Thursday, May 1, 2014

It's becoming routine for wealthier parents to make their kids repeat a grade to improve their chance to succeed in sports

"It used to be if you got held back, it was a scarlet letter, something you would never want," one Bethesda lacrosse parent told me. "Now, it's being done as a badge of honor." 
But many top lacrosse camps, including Madlax, group so-called "select" teams by the players' projected high school graduation year. That scheme encourages redshirting. Held-back players are guaranteed to be older than their non-redshirted campmates, and thus, the thinking goes, they enjoy better odds of making the select squads, which means better coaching, which means better exposure to college recruiters, which means a better shot at winning an athletic scholarship. A redshirt also has a greater chance of gaining admission to, say, an Ivy League school because of the weight given sports extracurriculars.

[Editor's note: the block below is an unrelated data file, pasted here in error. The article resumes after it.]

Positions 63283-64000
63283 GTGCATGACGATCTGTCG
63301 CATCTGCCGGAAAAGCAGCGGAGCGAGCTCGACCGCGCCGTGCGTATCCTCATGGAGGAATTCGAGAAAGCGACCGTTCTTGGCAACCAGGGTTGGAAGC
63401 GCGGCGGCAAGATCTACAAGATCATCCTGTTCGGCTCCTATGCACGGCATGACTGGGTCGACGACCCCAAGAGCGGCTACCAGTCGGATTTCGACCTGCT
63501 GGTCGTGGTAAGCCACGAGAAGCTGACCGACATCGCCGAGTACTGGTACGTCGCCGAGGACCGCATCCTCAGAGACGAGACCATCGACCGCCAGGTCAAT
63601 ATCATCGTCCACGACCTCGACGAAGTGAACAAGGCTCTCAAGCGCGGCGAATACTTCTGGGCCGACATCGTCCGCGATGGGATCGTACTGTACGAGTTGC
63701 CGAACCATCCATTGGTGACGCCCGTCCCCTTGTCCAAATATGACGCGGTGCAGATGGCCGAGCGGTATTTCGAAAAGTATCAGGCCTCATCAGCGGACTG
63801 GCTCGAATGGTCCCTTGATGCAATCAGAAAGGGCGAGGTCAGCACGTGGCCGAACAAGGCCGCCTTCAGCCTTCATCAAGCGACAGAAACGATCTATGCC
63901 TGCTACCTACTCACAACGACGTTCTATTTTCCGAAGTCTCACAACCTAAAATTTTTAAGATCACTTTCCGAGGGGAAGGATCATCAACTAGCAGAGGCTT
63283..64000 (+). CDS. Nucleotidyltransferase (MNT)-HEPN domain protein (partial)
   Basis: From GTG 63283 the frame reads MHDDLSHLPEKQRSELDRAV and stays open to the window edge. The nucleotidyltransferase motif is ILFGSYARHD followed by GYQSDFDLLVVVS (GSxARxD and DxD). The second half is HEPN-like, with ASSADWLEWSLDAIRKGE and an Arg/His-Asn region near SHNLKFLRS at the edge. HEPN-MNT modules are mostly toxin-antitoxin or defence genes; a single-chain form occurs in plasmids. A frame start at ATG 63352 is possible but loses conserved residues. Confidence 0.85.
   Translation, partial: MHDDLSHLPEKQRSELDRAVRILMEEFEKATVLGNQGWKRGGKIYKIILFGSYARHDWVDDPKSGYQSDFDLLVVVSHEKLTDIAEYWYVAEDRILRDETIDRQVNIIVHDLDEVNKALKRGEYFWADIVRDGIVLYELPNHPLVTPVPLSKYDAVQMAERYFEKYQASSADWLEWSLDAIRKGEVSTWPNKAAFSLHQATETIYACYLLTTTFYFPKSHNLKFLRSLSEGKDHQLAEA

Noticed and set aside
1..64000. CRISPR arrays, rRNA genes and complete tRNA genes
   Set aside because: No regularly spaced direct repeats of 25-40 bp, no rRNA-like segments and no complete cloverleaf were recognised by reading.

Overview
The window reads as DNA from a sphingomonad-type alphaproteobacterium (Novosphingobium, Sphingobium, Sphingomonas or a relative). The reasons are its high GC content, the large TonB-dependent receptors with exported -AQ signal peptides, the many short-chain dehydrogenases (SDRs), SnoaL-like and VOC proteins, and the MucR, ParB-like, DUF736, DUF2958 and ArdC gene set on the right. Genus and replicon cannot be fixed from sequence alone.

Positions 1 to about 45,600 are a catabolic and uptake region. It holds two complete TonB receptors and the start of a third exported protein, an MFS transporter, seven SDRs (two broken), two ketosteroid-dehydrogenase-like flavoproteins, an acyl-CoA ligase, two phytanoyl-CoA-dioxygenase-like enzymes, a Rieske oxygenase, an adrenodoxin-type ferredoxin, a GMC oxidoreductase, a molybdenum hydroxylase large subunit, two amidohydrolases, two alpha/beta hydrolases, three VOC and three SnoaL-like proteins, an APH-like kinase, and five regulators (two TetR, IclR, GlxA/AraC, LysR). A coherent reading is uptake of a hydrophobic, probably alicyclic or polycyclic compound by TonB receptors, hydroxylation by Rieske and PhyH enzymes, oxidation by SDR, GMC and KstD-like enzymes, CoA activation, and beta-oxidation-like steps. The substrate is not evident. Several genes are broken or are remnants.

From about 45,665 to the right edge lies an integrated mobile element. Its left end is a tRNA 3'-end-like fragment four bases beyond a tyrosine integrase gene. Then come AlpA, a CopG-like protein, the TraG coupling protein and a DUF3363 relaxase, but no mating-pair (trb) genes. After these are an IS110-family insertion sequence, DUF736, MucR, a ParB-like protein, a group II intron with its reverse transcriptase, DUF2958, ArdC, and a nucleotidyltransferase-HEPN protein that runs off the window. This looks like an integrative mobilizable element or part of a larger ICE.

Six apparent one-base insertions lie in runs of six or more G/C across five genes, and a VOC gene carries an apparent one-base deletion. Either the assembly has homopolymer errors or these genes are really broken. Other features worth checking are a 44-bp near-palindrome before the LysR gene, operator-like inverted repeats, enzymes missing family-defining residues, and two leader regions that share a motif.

To get those potential payoffs, moms and dads have to gamble an extra year of private school tuition. At Landon, which goes from third through 12th grades, that bet costs from $34,061 to $35,159. Lots of folks are taking that action. The anonymous parent briefly considered redshirting his boy after learning that half the incoming eighth-graders at Landon, where the kid hopes to someday play varsity lacrosse, were "holdbacks." (Landon spokesperson Meredith Josef would not confirm or deny that redshirt ratio, citing "students' privacy.")